Readers of the Human Life Review may recall my article on brain death, in which I explained why I believe that properly diagnosed, brain dead—e.g., total brain failure—is dead [http://humanlifereview.com/total-brain-failure-death/].
I still do. But recent events in the Jahi McMath tragedy certainly are relevant to that question. Jahi was declared brain dead last year after she suffered extensive bleeding and cardiac arrest following surgery. When Oakland Children’s Hospital told her mother that life support would cease—as permitted by California law—litigation ensued. A judge forced a settlement in which a death certificate was issued, but Jahi, still connected to medical machinery, was transferred to her mother’s care.
We now know that 13-year-old Jahi has been maintained at St. Peter’s Hospital in New Jersey. As I reported on my “Human Exceptionalism” blog at National Review Online, two internationally respected neurologists have now declared under penalty of perjury that Jahi’s condition has improved. More, they opined that she no longer meets the criteria for brain death. In other words, they believe she is alive [see http://www.nationalreview.com/human-exceptionalism/389564/ucla-neurologist-jahi-alive-awake-wesley-j-smith and http://www.nationalreview.com/human-exceptionalism/389774/mri-test-proves-jahi-not-brain-dead-wesley-j-smith].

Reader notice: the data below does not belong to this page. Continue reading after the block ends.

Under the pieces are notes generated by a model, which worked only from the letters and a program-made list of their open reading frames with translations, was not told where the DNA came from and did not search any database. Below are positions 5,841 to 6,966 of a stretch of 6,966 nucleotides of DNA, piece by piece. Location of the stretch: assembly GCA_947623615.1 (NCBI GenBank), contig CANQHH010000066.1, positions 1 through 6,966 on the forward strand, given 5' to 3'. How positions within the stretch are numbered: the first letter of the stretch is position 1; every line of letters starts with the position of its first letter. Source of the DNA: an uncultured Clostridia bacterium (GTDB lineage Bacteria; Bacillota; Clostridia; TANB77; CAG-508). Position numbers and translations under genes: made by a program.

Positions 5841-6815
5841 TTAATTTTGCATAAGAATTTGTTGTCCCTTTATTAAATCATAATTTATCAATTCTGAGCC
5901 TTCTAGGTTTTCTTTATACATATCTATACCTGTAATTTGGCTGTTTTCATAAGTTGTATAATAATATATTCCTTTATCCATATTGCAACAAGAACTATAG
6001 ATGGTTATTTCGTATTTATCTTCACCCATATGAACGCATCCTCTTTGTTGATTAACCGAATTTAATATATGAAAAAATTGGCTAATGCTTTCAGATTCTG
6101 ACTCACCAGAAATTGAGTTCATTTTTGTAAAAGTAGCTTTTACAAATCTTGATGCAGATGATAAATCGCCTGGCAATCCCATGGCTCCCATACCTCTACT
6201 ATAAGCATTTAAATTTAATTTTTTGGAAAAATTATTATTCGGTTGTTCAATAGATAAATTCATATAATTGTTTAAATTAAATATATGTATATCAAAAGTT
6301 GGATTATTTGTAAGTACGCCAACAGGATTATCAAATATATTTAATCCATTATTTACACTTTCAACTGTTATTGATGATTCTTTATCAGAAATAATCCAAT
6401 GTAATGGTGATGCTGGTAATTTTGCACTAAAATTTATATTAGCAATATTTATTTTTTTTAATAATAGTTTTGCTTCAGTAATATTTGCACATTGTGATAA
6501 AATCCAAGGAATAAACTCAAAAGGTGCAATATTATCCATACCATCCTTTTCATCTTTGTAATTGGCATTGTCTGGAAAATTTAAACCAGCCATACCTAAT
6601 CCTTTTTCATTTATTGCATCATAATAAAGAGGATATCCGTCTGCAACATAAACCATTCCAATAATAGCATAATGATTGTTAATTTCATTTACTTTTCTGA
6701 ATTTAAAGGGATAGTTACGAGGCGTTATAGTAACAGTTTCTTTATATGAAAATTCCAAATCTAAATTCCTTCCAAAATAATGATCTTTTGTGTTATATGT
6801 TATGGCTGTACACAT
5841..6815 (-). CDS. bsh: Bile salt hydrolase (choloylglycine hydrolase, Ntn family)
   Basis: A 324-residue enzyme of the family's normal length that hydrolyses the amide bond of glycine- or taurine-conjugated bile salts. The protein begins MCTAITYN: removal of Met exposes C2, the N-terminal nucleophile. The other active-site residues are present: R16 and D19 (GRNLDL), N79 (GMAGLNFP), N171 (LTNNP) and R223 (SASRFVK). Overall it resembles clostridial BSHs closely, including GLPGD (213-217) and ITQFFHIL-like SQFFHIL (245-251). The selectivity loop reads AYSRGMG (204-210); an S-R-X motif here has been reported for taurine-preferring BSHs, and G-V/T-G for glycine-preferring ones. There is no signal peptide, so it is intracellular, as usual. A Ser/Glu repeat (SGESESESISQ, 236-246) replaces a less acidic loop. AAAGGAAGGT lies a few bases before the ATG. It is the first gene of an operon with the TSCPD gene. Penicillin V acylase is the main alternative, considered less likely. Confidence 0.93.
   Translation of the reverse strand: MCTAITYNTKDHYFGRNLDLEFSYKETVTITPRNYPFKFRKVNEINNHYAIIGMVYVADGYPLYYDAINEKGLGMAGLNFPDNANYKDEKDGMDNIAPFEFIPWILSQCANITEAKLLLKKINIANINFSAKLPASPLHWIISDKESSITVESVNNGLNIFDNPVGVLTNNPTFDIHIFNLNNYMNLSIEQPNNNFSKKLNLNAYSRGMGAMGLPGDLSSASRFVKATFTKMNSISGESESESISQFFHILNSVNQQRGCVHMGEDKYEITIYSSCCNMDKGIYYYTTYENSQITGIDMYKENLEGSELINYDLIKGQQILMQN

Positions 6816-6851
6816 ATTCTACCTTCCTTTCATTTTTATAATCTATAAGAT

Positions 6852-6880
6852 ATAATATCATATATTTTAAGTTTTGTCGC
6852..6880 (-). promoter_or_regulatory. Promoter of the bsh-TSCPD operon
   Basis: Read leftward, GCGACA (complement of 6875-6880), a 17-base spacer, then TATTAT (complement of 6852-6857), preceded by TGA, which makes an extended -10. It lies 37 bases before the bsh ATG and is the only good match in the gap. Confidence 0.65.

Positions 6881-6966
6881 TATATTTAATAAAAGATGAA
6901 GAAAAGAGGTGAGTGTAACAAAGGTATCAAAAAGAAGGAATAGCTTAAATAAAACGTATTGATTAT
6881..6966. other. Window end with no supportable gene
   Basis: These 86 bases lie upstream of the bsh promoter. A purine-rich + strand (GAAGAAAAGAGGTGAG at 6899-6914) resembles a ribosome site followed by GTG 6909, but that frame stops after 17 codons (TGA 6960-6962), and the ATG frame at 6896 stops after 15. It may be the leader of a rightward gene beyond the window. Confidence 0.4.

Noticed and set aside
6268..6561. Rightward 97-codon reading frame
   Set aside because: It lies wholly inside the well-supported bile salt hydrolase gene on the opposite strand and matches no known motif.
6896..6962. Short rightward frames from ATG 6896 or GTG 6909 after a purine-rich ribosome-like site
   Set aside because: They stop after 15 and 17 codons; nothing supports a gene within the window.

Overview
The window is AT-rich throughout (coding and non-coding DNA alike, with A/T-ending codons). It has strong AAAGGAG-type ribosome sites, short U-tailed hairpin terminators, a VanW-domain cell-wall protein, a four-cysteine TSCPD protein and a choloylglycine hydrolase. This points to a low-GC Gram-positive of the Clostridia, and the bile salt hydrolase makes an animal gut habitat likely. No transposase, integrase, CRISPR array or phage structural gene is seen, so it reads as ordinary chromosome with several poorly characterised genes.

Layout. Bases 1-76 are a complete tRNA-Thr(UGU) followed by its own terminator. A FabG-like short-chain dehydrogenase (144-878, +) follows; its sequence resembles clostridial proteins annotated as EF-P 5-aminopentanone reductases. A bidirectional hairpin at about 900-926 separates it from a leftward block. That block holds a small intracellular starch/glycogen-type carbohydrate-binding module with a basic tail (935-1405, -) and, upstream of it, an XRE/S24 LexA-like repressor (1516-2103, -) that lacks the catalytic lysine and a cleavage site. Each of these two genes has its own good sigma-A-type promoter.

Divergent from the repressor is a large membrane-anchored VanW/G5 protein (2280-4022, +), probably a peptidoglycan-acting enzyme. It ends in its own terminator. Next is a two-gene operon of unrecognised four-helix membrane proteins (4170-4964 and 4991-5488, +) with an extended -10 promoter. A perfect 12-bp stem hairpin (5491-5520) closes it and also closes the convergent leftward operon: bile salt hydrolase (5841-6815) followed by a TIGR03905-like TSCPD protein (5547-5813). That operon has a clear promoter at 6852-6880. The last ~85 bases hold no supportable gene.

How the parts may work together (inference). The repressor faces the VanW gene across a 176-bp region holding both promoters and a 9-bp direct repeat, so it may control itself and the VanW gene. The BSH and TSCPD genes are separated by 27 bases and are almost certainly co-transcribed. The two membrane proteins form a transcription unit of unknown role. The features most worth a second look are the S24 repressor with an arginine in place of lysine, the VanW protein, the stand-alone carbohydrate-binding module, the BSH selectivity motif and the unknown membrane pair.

Improvement after brain death—assuming proper original assessment—is unprecedented in the scientific literature. That alone should be enough for a full-blown dispassionate reexamination by the country’s best brain doctors. But a Stanford neurologist, who examined Jahi last December at the request of the judge, isn’t convinced. Indeed, he isn’t even curious about her situation and doesn’t want to take another look. How disappointing [http://www.nationalreview.com/human-exceptionalism/389932/really-stanford-doc-says-no-jahi-life-wesley-j-smith].
That roadblock means that Jahi remains legally dead and her case in legal limbo; the hearing to have Jahi’s death certificate revoked is on hold to see if her lawyer can provide more evidence.
We shouldn’t have to wait. The integrity of the system, the interests of science, and the fate of a little girl demand more information. The case should be reopened. Now.
—A regular contributor to the Human Life Review, Wesley J. Smith is a senior fellow at the Discovery Institute’s Center on Human Exceptionalism and a consultant to the Patients Rights Council.